Spa Trends to Watch in 2004

Every year, spas become more relevant to everyday Americans, as more and
more people—and more and more different types of people—embrace spas
to improve the way they look and feel. Spa Finder is at the very center of
this unfolding story, representing the largest network of spas in the
world and interacting with the largest audience of spa consumers. From
this unique vantage, Spa Finder has taken the spa industry and consumer
pulse and compiled a listing of the top-10 spa trends to watch in 2004—
covering everything from the new “it” spa products and treatments, to a
new spa consumer focus on health and wellness.

In short, if 2003 was the year spas made a splash, with record visitation
and broadening socioeconomic appeal, 2004 is shaping up to be the year
spas really make a difference, by improving the way mainstream America
eats, does business, and manages its health and stress.

Spa Finder`s Top-10 Spa Stories to Watch in 2004: * Medical spas provide a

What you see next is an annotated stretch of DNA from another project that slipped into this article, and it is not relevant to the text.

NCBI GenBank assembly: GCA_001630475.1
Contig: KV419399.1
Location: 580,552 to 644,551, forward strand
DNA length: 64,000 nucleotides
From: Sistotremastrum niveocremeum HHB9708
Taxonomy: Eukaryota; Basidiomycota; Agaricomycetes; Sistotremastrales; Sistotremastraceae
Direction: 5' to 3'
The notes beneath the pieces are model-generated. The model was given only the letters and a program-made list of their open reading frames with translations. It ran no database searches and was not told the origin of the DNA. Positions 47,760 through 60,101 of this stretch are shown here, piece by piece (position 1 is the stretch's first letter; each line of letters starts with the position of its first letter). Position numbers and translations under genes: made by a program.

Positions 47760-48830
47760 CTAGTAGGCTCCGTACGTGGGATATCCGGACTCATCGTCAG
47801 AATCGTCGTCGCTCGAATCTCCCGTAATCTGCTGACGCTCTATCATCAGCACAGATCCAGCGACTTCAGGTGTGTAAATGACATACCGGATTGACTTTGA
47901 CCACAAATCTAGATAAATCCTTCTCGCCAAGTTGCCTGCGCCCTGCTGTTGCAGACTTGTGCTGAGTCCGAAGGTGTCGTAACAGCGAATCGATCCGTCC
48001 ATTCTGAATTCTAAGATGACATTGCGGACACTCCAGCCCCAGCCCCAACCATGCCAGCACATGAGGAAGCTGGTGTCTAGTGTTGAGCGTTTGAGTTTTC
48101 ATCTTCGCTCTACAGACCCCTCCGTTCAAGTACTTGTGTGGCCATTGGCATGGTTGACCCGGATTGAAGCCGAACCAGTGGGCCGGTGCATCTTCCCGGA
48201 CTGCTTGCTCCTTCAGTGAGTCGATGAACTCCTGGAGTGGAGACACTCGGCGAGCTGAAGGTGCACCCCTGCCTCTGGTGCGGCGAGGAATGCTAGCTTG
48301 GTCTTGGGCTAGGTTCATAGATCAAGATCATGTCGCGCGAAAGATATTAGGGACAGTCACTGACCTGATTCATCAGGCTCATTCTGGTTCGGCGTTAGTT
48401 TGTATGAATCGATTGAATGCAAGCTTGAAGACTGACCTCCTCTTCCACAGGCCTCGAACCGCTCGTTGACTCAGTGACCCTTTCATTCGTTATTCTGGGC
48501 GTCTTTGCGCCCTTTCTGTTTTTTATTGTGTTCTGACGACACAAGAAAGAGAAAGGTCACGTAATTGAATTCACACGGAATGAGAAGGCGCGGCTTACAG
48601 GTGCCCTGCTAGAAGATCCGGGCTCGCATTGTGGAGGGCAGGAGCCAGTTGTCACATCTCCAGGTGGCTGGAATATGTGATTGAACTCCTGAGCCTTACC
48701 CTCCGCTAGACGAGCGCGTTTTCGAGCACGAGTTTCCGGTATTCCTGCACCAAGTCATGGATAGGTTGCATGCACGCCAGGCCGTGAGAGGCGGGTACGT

prescription for health and wellness—Consumers flocked to spas for
medical services in 2003, albeit primarily for cosmetic treatments (e.g.,
Botox injections). In 2004, baby boomers will take advantage of medical
spas for truly medical purposes—namely preventative health treatments
and regimens, and education for long-term health. * America mixes business
with (spa) pleasure—Businesses will increasingly use spas to build
relationships, motivate employees, and manage employee health. Spas will
become fashionable business meeting places for metropolitan firms. Gift
certificates to spas will become the new gift basket—the ultimate
“thank you” to important clients and partners, and a compelling employee
incentive. Innovative businesses, including insurance providers, will
underwrite regular spa visits to promote employee health and productivity
and to lower medical costs. * The “Destination Day Spa” hits the radar—
According to Spa Finder, a hot new spa experience that`s going to get even
hotter in 2004 is the “destination day spa.” Moving beyond the itemized